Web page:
#WWF259 – TLC – Tables Ladders Chairs

James Dixon: We start inauspiciously, with the voiceover man declaring: “This video tape is not really about tables, ladders and chairs”. Well, pardon me for expecting it might be given the title and all. He drops another belter moments later, talking about how the three teams that this tape is actually about (as if you hadn’t figured it out already; the Hardy Boyz, Edge & Christian and the Dudleys) have a “love of sports entertainment that goes back to their childhood”. Erm, wrestling? It’s when used in context like this that the WWF/E’s silly company speak is brought into sharp focus and made to sound ridiculous. Who grows up and says they love sports entertainment? No one. Plenty grow up loving wrestling of course, but we can’t say that. Or can we now? I can never remember. I guess it depends on which athletic commission we are trying to hoodwink or which broadcaster we are trying to squeeze for every penny…

 

We get the same footage of the pre-teen Hardy Boyz pretending to be wrestlers that has featured on a couple of other tapes, as we briefly touch upon each of the guys’ backgrounds. Bubba says he went to wrestling school (shouldn’t that be “sports entertainment school”?) and got trained the proper way, then learned the business by working with and being around guys like Terry Funk. Christian talks about never losing sight of his goal, while Edge says he never had any doubts in his mind about making it. We see the Hardys’ WWF debuts from RAW back in 1994, with Matt working Nikolai Volkoff in only his seventh match (with the addendum of: in a hard ring, because Matt and Jeff had been putting on backyard shows using trampolines for years) and Jeff getting a kicking from Razor Ramon. Jeff claims he got such a kicking that he wanted to leave the business and do something else, but a match with the 1-2-3 Kid the next night was much easier on him and “cleansed his soul”. I am not quite convinced that this is entirely true, because I have seen that match against Scott Hall and he doesn’t stiff him at all. In fact, according to Kevin Nash, Jeff was one of Scott’s favourite guys to work with and he would often put him over behind the curtain to those who mattered. That could well be just Nash giving the Kliq credit for “discovering” the young Hardy early, but someone’s story doesn’t add up somewhere.

 

Whoever scripted the voiceover man’s lines continues to shine, as he delivers this humdinger: “In sports entertainment, respect for the past is held in high regard”. Oh, there is MUCH to say about that! In the PG Era, WWE ritualistically cheapened its own rich history because it was ashamed of it one way or another. The Golden Era of the 50s (which was prior to the WWWF being around, but the point remains valid) was considered too small time and came with the WWE enforced stigma of being contested in “smoke filled halls”, the 80s stuff was too cartoony and overblown to take seriously (look how WWE mocked the involvement of Cyndi Lauper, Roddy Piper and Wendi Richter in making the company mainstream during a segment on RAW in 2012), the Attitude Era they couldn’t show because they did some pretty disgraceful things unsuitable for a PG environment, guys who helped build the company were buried if they were not in the good books at any given time, title histories were doctored and changed to suit rather than being factually accurate, the list goes on. Nevertheless, despite being deep into the Monday Night Wars when this was released (though admittedly, they are almost over and WCW are no longer even a factor), the Dudleys still put over the likes of Hulk Hogan, Roddy Piper and Ric Flair as influences. Matt takes a different route, sucking up to creative team writer and onetime manager and tag partner Michael Hayes, before rightly crediting Mick Foley as having played an important role in the team’s WWF development by putting them in his Three Faces of Foley tape and earning them a bit of extra cash through royalties. I have said it elsewhere I am sure, but Mick Foley was and is a credit to the wrestling business.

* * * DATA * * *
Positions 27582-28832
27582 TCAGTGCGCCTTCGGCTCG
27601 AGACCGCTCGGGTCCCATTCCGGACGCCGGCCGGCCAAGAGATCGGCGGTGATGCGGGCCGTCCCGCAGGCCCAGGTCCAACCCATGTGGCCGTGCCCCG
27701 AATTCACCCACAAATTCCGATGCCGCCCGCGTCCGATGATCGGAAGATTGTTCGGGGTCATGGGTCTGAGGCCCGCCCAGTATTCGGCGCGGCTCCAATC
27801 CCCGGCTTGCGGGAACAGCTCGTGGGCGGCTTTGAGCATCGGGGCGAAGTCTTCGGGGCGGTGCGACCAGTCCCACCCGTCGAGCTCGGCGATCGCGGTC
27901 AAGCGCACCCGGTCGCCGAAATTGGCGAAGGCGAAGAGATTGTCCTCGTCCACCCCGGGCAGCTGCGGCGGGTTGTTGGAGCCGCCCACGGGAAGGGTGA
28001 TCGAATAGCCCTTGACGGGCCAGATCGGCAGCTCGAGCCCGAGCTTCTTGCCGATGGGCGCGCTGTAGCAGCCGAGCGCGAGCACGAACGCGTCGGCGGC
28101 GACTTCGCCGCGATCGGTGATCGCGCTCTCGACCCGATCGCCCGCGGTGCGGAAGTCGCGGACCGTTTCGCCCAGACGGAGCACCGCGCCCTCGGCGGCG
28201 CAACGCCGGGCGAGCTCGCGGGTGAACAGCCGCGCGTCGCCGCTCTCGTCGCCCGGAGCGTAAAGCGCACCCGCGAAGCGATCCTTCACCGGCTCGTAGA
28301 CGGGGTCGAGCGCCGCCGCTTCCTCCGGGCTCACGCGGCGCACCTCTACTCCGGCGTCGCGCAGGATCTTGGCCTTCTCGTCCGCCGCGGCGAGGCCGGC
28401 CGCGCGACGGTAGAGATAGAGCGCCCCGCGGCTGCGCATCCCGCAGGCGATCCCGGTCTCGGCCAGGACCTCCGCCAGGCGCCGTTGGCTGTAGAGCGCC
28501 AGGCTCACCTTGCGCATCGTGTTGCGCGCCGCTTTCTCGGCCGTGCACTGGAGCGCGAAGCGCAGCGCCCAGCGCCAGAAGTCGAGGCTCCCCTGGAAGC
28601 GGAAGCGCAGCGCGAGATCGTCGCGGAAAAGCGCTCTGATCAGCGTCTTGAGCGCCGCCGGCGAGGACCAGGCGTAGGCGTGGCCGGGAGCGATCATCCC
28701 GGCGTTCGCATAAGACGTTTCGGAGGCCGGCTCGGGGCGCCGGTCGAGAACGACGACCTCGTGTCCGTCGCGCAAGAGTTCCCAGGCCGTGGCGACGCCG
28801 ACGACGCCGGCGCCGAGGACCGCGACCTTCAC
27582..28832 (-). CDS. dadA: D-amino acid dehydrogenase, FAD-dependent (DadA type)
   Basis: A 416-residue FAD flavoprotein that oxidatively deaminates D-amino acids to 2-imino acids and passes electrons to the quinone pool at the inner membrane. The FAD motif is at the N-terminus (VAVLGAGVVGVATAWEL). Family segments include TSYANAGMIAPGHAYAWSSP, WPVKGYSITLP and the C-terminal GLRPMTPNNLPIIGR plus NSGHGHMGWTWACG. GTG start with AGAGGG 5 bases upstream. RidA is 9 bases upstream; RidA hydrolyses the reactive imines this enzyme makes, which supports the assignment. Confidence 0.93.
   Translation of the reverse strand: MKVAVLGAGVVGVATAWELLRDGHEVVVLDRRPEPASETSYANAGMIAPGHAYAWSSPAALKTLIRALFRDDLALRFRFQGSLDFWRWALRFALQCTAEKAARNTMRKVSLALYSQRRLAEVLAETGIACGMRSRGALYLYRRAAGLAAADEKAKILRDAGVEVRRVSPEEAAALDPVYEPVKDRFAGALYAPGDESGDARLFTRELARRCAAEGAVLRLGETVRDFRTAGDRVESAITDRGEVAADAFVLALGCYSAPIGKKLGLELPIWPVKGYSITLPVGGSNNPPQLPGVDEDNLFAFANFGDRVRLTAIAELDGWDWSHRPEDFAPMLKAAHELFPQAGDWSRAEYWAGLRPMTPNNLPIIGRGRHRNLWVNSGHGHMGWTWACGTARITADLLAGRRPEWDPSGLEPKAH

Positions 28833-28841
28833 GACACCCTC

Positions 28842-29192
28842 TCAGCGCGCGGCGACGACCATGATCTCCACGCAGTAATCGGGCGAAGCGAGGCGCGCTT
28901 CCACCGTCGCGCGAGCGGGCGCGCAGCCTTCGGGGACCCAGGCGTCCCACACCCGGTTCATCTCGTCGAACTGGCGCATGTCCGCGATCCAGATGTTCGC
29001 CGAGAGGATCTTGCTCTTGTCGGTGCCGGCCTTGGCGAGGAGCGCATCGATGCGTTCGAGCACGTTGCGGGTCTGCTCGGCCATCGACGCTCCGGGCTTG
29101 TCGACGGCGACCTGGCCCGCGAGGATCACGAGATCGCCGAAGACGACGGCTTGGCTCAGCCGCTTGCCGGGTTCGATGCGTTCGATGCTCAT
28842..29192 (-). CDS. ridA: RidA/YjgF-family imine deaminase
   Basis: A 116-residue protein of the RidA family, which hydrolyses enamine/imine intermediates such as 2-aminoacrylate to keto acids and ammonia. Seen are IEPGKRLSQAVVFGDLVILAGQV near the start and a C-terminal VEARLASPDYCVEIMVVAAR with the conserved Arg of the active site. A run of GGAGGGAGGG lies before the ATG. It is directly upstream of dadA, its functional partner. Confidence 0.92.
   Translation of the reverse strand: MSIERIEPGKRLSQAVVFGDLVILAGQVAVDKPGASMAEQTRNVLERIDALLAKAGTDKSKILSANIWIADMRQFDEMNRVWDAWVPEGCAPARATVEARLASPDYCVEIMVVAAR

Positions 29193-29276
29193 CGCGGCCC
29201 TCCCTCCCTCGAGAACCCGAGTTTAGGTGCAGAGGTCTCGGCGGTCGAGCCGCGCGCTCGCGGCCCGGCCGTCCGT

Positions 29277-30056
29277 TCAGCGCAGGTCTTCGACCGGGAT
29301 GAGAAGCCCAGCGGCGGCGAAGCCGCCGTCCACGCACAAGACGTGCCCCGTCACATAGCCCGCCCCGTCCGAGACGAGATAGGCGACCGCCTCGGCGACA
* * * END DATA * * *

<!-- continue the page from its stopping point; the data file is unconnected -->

Voiceover man returns to tell us that: “innovation came from reinterpreting the past” (isn’t that something of an oxymoron?) as we see the brilliant Shawn Michaels-Razor Ramon match from SummerSlam ’95, which all of the guys on the tape put over. What about the WrestleMania one?! I personally prefer SummerSlam but the general consensus, certainly within the WWF, is that the first one was the game changer. Well actually it was, but the second one still squeaks it, but usually the WWF forgets it existed. Anyway, Jeff says that when he watched the match, he decided: “That is the future of professional wrestling” That rather explains a lot. It is still kind of strange that they don’t show any of the WrestleMania ladder match at all, or any footage from any other ladder bouts except for this one, what with them building up “the past” for the purpose of setting up the next segments.